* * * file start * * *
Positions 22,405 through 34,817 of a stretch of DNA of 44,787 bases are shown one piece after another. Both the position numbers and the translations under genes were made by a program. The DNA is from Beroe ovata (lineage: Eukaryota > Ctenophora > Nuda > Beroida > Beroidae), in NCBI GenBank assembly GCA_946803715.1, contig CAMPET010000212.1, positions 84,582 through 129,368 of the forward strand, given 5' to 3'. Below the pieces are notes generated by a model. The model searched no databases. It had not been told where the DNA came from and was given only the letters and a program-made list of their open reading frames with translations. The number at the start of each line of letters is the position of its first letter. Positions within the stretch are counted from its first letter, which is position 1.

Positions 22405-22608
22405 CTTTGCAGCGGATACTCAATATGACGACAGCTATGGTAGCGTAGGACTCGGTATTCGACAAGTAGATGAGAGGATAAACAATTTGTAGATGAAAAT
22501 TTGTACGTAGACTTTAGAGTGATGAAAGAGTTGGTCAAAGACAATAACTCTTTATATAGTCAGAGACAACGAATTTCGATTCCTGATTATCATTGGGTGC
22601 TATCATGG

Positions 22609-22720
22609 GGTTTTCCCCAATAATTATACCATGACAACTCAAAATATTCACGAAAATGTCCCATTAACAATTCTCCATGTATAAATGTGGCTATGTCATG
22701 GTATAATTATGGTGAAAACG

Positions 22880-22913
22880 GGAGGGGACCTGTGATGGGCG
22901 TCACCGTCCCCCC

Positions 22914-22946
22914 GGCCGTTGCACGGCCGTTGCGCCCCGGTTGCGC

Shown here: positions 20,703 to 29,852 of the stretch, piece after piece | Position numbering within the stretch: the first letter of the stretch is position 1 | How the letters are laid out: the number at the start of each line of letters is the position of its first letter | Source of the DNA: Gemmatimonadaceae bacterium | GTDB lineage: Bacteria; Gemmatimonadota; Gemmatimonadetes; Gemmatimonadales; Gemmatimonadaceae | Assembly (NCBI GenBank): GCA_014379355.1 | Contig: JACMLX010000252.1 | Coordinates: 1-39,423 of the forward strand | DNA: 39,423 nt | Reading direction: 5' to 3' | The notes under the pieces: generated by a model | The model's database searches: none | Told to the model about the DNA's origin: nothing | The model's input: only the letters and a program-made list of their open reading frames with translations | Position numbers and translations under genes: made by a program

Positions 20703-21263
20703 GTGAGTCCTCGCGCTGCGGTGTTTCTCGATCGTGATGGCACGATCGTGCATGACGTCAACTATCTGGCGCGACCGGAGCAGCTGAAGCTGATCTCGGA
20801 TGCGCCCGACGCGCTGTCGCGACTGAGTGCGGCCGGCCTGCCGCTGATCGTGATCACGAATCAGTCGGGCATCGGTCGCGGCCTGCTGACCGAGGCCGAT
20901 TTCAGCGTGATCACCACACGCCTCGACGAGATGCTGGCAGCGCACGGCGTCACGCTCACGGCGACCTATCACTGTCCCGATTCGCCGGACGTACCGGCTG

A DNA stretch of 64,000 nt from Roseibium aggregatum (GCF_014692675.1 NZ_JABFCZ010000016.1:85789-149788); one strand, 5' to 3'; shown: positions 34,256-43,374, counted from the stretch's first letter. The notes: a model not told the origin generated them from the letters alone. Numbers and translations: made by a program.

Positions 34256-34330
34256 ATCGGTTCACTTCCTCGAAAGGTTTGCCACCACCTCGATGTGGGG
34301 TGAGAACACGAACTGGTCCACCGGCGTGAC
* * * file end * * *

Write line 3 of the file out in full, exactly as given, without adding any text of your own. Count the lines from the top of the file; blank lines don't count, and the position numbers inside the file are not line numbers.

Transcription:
22405 CTTTGCAGCGGATACTCAATATGACGACAGCTATGGTAGCGTAGGACTCGGTATTCGACAAGTAGATGAGAGGATAAACAATTTGTAGATGAAAAT